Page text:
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Facebook reported glitch that exposed millions of user passwords to 20,000 employees 
The Irish Data Protection Commissioner (DPC), Facebook’s lead regulator in the European Union, has launched an inquiry into whether the company violated EU data rules by saving user passwords in plain text format on internal servers. 
The inquiry is the latest to be launched into the social network giant by the Irish regulator. In February, the DPC said it had seven statutory inquiries into Facebook and three more into Facebook-owned Instagram and WhatsApp. 
Facebook in March announced that it had resolved a glitch that exposed passwords of millions of users stored in readable format within its internal systems to its employees. 
The passwords were accessible to as many as 20,000 Facebook employees and dated back as early as 2012, cyber security blog KrebsOnSecurity, which first reported the issue, said in its report. 
“The Data Protection Commission was notified by Facebook that it had discovered that hundreds of millions of user passwords, relating to users of Facebook, Facebook Lite and Instagram, were stored by Facebook in plain text format in its internal servers,” the DPC said in a statement. 
“We have this week commenced a statutory inquiry in relation to this issue to determine whether Facebook has complied with its obligations under relevant provisions of the GDPR [General Data Protection Regulations],” it added. 
The DPC said in February that it expected to conclude the first of its investigations into Facebook’s use of personal data this summer and the remainder by the end of the year.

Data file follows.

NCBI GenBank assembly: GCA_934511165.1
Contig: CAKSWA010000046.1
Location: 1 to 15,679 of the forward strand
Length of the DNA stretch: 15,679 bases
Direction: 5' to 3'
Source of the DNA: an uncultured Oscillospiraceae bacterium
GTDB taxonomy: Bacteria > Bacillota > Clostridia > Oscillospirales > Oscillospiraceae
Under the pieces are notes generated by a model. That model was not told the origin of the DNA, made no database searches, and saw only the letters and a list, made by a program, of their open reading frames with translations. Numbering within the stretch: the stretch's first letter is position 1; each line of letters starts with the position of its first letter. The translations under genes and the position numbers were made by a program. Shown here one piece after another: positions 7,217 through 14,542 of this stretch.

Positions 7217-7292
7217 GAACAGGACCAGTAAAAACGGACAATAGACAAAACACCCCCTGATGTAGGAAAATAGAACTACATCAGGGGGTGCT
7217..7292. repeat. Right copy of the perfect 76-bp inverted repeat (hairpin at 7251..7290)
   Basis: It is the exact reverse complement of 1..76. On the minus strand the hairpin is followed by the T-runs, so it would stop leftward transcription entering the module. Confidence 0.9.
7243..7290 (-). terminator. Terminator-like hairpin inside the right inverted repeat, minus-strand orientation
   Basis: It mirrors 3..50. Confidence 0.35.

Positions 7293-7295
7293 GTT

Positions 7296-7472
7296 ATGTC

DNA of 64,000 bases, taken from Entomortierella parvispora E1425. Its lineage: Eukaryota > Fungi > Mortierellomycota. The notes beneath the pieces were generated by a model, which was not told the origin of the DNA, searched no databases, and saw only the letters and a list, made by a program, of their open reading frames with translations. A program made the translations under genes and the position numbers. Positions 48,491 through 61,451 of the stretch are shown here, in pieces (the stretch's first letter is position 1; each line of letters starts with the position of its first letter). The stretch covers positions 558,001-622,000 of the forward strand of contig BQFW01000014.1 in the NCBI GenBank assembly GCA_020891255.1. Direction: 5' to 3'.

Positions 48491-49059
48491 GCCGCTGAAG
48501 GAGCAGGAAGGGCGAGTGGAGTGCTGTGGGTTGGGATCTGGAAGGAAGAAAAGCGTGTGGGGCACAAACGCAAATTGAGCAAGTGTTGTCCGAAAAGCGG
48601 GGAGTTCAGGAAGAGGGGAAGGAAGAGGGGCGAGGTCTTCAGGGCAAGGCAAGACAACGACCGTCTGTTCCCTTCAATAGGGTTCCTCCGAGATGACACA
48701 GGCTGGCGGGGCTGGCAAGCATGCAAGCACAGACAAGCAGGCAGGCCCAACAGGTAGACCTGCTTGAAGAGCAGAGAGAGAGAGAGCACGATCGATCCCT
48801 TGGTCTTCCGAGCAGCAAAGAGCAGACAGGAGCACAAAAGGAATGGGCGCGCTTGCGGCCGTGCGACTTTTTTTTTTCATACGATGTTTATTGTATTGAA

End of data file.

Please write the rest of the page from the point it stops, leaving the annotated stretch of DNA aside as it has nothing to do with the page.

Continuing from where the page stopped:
As part of regulations introduced last year, a firm found to have broken data processing and handling rules can be fined up to 4 percent of their global revenue of the prior financial year, or €20 million, whichever is higher. 
US Senate 
The news comes just under a week before Helen Dixon, the Data Protection Commissioner, is due to appear in front of a US senate hearing in Washington DC on consumer perspectives on data privacy. 
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Under provisions within GDPR, known as the “One Stop Shop”, Ms Dixon’s office is the lead regulator for Facebook, as well as Twitter, LinkedIn, Apple and Microsoft. 
Ms Dixon will appear before the Committee on Commerce, Science and Transportation on May 1st, alongside witnesses from the Future of Privacy Forum, the American Civil Liberties Union and non-profit online research body Common Sense Media. 
According to a release posted on Wednesday on the Committee’s website, the hearing will “examine consumers’ expectations for data privacy in the digital age and how those expectations may vary based on the type of information collected and processed by businesses”. 
Canada’s federal privacy commissioner on Thursday announced the results of a probe that found Facebook had committed serious contraventions of privacy law and failed to take responsibility for protecting the personal information of citizens. 
Ms Dixon’s office has been criticised for not being strict enough on tech companies. This week Brussels-based news website Politico Europe published an in-depth article criticising the DPC’s office and suggesting that Ireland’s multinational-focused industrial policy made the state a poor choice to regulate social media giants who were also employers here. – Reuters 
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